Cobh Railway Station County Cork – Ireland
Image by infomatique
Cobh railway station serves the town of Cobh and is the terminus of the on Cork-Cobh section of the Cork Suburban Rail line. It is located in a red brick building adjacent to the town’s Cobh Heritage Centre. It is famous for being the station where hundreds of survivors of the RMS Lusitania disaster left the town of Cobh after surviving the sinking. The station is staffed part-time and has a single platform.
The station is the terminus of the Cork-Cobh section of the Cork Suburban Rail network. It began life as the terminus of the Cobh (then Queenstown) section of the Cork, Youghal & Queenstown Railway.
The present station occupies only a small part of the old station building. The original station was expanded greatly during the latter part of the 19th century as it served what was then Ireland’s largest emigration port which was also an important way-point as the last port between Western Europe and North America. The station was also the main receiving centre for mails for Ireland and Britain from the United States and Canada. Mail would be brought by ship to Cobh, processed and forwarded by mail express trains to Kingsown (now Dún Laoghaire)on the outskirts of Dublin and on to Holyhead. This was faster than than conveying by ship directly to Liverpool.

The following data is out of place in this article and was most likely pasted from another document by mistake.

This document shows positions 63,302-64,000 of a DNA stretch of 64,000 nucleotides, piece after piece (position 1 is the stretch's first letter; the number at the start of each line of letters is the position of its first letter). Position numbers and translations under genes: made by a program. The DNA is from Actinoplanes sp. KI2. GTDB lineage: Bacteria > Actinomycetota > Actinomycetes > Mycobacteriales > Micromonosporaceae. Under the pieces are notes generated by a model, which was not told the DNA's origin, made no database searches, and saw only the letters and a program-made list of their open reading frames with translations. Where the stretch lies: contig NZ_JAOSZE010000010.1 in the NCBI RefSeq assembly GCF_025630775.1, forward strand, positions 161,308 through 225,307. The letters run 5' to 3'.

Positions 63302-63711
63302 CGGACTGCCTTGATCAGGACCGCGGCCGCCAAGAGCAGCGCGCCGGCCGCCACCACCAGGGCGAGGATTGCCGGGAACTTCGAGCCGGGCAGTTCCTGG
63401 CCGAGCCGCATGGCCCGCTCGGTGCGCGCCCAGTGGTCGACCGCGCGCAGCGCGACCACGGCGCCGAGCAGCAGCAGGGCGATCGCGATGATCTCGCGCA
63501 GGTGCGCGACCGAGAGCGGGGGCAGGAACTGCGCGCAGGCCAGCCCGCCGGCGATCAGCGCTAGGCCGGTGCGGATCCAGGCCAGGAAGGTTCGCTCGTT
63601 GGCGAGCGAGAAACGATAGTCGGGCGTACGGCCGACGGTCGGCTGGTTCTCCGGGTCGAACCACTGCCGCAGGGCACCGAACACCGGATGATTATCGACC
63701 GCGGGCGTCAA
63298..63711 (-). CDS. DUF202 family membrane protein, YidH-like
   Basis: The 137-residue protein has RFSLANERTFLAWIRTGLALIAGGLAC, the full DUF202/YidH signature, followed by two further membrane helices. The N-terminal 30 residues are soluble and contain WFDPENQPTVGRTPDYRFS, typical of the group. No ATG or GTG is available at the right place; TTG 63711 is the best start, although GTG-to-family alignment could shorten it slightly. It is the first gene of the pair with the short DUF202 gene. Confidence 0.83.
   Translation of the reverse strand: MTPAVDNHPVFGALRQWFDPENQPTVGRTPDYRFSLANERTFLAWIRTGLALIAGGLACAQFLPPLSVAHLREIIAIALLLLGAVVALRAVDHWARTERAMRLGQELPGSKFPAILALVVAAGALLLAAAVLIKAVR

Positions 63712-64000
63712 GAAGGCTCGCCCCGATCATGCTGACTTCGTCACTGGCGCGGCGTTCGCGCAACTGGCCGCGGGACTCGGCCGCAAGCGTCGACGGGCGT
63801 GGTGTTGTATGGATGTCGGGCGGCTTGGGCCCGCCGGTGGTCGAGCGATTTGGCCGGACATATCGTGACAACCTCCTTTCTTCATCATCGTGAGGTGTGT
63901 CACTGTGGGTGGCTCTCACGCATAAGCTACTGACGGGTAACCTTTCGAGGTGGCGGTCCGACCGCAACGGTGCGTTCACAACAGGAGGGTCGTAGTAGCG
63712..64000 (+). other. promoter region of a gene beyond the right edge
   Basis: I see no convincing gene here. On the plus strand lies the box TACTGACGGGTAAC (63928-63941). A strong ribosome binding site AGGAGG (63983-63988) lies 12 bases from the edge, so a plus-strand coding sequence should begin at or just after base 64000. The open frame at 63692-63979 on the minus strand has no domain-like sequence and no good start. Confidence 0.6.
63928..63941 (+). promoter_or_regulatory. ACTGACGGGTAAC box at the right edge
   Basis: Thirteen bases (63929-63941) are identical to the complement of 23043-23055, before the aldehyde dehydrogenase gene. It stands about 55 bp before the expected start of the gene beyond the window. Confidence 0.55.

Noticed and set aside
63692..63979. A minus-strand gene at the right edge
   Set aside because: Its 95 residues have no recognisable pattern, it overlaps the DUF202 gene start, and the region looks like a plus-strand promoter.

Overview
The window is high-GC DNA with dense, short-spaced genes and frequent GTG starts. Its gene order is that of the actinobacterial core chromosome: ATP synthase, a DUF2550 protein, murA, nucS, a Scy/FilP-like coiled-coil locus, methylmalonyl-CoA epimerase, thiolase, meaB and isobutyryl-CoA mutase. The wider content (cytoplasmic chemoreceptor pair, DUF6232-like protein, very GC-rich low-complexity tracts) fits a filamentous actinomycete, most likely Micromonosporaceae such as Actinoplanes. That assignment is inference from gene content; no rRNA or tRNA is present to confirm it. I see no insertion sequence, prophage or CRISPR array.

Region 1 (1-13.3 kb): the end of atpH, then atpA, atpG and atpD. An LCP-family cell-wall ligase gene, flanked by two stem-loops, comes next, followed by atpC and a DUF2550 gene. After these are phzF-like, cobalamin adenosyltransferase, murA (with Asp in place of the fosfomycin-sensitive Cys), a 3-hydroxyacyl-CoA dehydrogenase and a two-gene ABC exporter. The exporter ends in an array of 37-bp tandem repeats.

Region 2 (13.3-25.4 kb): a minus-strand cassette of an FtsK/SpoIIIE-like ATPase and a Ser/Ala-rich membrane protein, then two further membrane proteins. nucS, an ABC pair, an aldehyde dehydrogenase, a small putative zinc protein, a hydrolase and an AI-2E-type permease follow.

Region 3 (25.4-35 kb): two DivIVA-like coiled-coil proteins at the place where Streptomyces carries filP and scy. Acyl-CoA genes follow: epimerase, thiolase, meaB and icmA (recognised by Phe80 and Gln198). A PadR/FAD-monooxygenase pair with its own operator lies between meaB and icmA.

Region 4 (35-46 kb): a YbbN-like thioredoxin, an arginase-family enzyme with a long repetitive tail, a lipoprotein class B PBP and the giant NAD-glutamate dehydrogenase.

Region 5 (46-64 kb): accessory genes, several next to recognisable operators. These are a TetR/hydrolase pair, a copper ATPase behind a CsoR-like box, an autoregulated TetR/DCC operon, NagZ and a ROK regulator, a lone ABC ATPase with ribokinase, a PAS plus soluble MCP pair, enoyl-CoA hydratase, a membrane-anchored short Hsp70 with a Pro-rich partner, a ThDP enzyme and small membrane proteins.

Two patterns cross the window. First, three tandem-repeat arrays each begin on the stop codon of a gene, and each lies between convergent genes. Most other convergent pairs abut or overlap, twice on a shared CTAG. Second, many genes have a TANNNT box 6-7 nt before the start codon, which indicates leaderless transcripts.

With the development and growth of transatlantic air traffic Cobh lost its importance as a mail and passenger centre and a significant part of the train station remained largely unused until the opening of the Cobh Heritage Centre in the front part of the station in the 1980s. At that time the station was also reduced to a single platform. The freight yard of the station has now become a public carpark while another part of the station has become a covered carpark for Cobh Garda Station.
The station opened 10 March 1862 and was closed for goods traffic on 3 November 1975.